Temperate marine reserves: global ecological effects and guidelines for future networks
Article first published online: 24 SEP 2009
©2009 Wiley Periodicals, Inc.
Volume 2, Issue 6, pages 243–253, December 2009
How to Cite
Stewart, G. B., Kaiser, M. J., Côté, I. M., Halpern, B. S., Lester, S. E., Bayliss, H. R. and Pullin, A. S. (2009), Temperate marine reserves: global ecological effects and guidelines for future networks. Conservation Letters, 2: 243–253. doi: 10.1111/j.1755-263X.2009.00074.x
- Issue published online: 9 DEC 2009
- Article first published online: 24 SEP 2009
- Received: 11 March 2009; accepted: 6 September 2009.
- Evidence-based conservation;
- marine protected areas;
- no-take zones;
- systematic review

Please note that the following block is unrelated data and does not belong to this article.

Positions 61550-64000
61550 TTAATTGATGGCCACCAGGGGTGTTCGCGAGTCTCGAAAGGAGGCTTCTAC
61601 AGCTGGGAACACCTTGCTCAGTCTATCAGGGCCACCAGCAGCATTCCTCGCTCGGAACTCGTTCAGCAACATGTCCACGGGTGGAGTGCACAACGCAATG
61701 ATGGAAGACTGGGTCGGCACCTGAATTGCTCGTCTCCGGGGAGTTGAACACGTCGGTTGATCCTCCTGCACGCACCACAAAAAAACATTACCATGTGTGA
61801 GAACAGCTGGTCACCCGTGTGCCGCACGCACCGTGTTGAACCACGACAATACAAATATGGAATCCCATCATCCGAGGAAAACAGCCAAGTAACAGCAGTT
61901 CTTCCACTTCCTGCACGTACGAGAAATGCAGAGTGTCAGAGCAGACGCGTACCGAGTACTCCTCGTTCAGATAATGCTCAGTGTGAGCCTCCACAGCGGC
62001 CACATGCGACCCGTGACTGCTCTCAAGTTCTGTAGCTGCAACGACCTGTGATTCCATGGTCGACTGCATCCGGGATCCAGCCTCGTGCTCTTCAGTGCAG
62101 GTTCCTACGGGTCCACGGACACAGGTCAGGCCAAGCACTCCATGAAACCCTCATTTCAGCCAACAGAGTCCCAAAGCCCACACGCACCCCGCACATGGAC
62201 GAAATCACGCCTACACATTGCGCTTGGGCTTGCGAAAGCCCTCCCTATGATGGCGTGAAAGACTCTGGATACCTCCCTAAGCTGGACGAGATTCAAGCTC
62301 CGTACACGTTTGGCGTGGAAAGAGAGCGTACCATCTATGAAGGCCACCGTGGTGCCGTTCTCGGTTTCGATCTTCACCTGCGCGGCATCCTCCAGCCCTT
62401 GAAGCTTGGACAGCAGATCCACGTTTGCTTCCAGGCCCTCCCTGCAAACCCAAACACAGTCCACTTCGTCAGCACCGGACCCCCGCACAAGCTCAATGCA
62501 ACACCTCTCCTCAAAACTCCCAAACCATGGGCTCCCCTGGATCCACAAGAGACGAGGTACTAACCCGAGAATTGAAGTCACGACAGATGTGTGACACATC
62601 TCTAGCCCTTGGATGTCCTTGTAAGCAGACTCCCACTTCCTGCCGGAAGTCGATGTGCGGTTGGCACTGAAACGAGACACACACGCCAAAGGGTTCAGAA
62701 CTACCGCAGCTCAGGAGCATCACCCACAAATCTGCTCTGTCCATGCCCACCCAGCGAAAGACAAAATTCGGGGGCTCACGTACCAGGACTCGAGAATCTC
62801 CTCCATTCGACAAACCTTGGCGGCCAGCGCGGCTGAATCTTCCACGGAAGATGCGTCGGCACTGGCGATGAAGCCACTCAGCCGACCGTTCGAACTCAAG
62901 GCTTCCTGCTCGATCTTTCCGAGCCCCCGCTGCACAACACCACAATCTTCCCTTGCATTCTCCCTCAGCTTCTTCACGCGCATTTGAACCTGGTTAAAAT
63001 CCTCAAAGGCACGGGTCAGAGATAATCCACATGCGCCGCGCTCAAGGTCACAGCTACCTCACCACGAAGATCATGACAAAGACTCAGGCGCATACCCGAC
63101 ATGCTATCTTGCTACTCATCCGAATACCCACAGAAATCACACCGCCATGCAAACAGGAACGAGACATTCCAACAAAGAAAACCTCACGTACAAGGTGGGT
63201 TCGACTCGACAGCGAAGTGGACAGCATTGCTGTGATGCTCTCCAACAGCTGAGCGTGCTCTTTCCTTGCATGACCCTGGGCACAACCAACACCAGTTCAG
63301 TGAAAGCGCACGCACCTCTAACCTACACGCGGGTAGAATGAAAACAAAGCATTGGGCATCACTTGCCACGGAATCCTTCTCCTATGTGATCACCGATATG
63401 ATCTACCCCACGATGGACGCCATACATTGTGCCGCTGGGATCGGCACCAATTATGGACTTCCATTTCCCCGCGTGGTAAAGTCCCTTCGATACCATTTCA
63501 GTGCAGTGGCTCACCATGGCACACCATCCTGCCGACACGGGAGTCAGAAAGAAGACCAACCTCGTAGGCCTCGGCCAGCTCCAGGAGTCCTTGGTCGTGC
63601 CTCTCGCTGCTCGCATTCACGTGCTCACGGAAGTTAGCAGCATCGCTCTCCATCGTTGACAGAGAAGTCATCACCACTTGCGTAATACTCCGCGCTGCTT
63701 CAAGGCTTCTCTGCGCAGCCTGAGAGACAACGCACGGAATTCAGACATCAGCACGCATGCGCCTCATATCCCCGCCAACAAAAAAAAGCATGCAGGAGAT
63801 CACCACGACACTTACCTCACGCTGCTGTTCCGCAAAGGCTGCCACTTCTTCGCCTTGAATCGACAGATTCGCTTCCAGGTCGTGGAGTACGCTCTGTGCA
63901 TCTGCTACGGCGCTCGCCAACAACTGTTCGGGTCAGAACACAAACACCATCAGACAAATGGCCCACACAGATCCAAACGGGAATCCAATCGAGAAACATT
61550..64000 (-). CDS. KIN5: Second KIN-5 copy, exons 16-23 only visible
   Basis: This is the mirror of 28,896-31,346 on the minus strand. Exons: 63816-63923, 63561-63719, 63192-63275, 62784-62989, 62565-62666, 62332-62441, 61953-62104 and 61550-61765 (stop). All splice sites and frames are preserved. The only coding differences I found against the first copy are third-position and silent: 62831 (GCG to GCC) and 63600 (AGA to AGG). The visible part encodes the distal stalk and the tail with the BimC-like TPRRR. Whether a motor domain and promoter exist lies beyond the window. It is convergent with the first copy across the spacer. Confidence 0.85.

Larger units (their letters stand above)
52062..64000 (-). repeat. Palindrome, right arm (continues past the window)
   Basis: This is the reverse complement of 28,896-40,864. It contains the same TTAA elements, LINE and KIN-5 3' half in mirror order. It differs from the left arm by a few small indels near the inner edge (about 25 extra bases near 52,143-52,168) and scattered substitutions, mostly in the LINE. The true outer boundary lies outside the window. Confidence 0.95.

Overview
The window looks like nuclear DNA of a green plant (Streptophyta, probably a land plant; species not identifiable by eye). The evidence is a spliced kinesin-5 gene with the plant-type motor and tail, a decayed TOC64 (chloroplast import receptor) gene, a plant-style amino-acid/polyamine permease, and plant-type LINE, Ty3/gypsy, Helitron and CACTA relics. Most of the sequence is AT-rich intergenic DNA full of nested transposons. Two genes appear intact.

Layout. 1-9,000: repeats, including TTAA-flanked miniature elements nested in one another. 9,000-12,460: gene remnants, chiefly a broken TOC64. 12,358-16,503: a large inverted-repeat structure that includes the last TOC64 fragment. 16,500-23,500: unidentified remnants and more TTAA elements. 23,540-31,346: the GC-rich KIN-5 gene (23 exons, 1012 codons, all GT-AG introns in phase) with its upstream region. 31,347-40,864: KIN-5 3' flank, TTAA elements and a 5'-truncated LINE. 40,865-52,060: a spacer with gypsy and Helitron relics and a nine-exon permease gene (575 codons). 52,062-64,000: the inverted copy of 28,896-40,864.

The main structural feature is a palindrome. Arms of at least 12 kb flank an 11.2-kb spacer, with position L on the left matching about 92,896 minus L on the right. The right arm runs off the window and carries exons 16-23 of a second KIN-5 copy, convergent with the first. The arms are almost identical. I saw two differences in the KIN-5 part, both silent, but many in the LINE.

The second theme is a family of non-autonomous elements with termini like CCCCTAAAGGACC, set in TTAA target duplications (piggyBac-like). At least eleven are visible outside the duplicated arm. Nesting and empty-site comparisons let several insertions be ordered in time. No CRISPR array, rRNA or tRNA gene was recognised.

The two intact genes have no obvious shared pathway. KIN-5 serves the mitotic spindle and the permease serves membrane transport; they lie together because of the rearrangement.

Marine reserves, areas closed to all fishing and other extractive activities, provide a refuge for species of commercial and conservation importance. Given the considerable resources committed to designing temperate reserve networks, we synthesized data from temperate reserves worldwide to determine their ecological effects. In common with other studies, we found higher density, biomass, and species richness in temperate marine reserves compared to adjacent exploited areas. However, there was considerable heterogeneity in magnitude of effect among reserves, variability which was largely unexplained by species or reserve characteristics. Our analytical approach allowed for formal power analyses, indicating that detection of large reserve effects in temperate systems globally requires monitoring at least 37 reserves. These results must be qualified by the limitations of data available and will undoubtedly vary at different spatio-temporal scales and for different focal species, but provide guidance for the design and monitoring of future marine conservations plans. International commitments toward establishment of multiple reserves offer a unique opportunity to assess reserve effectiveness; this opportunity can only be realized if reserves are designed to achieve clear and quantifiable objectives and are adequately monitored before and after establishment, based on appropriate power analyses, to assess how well those objectives are achieved.